asyncapi, WebSocket, and OpenAPI.
I think we have proof that all additional activities planned for 2022, such as rework of existing documentation, should improve numbers even more.
If you have more ideas on improving, just open up an issue in the website repository, and let's discuss how we can get better.
By the time I gathered data for this blog post, we had 2997 followers on Twitter. 1 564 increase since the last time we had published such metrics in mid-December 2020. It is 78% more followers in a year compared to 2020.
What I can tell you for sure. Do not spend your money on Twitter marketing. We tried it for AsyncAPI Conference. Of course, I might configure something in a bad way, but does it change anything? We spent $560.21 on sponsored tweets that converted into 16 471 visits to the conference registration page. Guess what, 0 folks registered.
Now yes, of course, might be that tweets were not targetted properly, might be that registration page was not attractive. But I challenge you with a question: is it worth spending many extra hours and money on this classical marketing instead of the community?
We notice growing traffic in our GitHub organization like on other channels.
Most popular repositories
Our most popular repositories contain the AsyncAPI specification and the AsyncAPI Generator that the community can use to generate documentation and code.
The AsyncAPI Specification repository that had 1 357 stars in 2020 jumped to 1 870.
The AsyncAPI Generator repository grew from 198 to 417. So the number of fans doubled.
The number of contributors also increased, but the problem is I no longer have access to tools that can help me get exact numbers, like the ones I got last year.
The good news is that we should get access to Linux Foundation Insights tool around April. It will enable us to look deep into not only GitHub stats in one place. We will definitely get more accurate numbers for 2022.
Our most important packages are the project that provides AsyncAPI JSON Schema files, the Generator and the Parser. Below you can see how downloads of these packages increased.
|Generator||21 536||136 994||396 766|
|Parser||18 591||187 475||1 460 275|
|Module with JSON Schema files for specification|
(new `@asyncapi/specs` & old `asyncapi`)
|79 527||215 016||1 483 839!|
The increase in numbers is insanely huge. People automatically say that it is because of build systems, local development, or some single corporation started using it at scale. In other words, the increase could result from just one project that uses these tools as a dependency.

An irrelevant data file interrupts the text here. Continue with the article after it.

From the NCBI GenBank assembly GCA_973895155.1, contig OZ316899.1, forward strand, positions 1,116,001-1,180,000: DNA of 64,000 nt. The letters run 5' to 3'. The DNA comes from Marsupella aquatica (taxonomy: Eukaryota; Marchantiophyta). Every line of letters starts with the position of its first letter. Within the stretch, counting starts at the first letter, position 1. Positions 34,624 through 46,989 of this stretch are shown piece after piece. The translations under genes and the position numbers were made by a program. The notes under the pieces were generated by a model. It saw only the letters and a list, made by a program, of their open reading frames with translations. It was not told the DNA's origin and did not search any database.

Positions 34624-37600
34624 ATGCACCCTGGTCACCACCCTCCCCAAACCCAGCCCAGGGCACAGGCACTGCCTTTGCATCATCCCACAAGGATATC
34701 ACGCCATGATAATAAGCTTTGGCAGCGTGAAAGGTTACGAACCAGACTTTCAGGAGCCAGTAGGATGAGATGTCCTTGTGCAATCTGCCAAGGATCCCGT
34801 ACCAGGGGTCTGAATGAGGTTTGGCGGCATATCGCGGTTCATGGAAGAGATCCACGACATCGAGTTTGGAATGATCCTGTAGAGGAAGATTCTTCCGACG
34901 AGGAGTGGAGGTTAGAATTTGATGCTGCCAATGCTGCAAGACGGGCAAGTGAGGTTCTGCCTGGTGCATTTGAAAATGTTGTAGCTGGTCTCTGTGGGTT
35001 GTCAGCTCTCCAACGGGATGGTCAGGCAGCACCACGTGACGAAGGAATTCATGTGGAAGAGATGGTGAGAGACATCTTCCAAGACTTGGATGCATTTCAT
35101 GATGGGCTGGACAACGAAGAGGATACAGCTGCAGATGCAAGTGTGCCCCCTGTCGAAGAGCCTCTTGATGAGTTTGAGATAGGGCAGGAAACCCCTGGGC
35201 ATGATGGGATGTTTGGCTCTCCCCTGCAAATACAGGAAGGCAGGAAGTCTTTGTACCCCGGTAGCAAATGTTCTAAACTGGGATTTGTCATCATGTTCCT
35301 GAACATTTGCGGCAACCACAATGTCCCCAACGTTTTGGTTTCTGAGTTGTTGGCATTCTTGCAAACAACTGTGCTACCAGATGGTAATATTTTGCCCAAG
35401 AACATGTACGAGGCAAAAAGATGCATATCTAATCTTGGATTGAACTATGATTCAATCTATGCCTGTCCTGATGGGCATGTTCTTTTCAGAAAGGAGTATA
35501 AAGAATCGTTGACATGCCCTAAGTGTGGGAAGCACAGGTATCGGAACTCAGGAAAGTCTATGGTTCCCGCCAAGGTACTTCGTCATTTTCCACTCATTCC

Let me challenge you:
- Corporations always use mirrored versions in npm. When you work on a project in a corporate network, you will always hit internal proxy. Not included in downloads.
- Most build systems cache packages that are downloaded already to improve performance. Not included in downloads. When you work with npm locally, you also have a local cache that is used if you want to install something that you already installed. Not included in downloads.
An interesting observation is that Generator uses Parser and Parser uses the package with AsyncAPI specs. So you can read from this data that packages with specs are primarily used in the AsyncAPI Parser. You can also see that Parser is a backbone for many more projects than just the AsyncAPI Generator.
Do you see it? Last year Generator and Parser download numbers were super close to each other, now the difference is much higher, 1 MILLION!
The AsyncAPI YouTube channel had a massive increase in traffic.
YouTube is the only channel where numbers were not higher than in previous years. The main reason is that in 2020, our conference took place in March, while in 2021, it was November. We only released like 1/5 of all presentations. Let's see if I'm right. Numbers in 2022 should get up.
|Views||527||8 830||10 444|
|Watch time||29.9h||1 900h||1 672.9h|
|AsyncAPI Hackathon & Conference||$1,200.51 LinkedIn marketing|
$563.00 Twitter marketing
$2,200.53 Daily.dev marketing (converted into 22 registrations out of 369 visits)
$11,023.92 Hackathon prizes
$1,972.31 Swags for Hackathon participants and Conference presenters
|AsyncAPI Initiative||$15,093.31 Marketing and Maintainance|
$3,000.00 Donation to JSON Schema
We also have a good amount of money thanks to the new Platinum sponsor that joined last year, IBM. Also, RedHat joined as a Gold sponsor. We also had other donations.
We grow. Numbers just confirm our observation. We grow not only because people love to build a community around the specification. We grow because AsyncAPI Initiative is attractive for contributors because we also host tools related to AsyncAPI.
If you want to look at more data, some of it is available in this spreadsheet and for others you just need to contact me directly.
In 2022, we need to establish a stronger bond with the community. We have many folks that give back a lot of time into the project, and it is time to give back. The main goals we have:
- Meet in person for AsyncAPI Conference
- Setup Ambassador program to give back to most active community members
- Get involved in more events like Google Summer of Code
Join us so we can work on these together!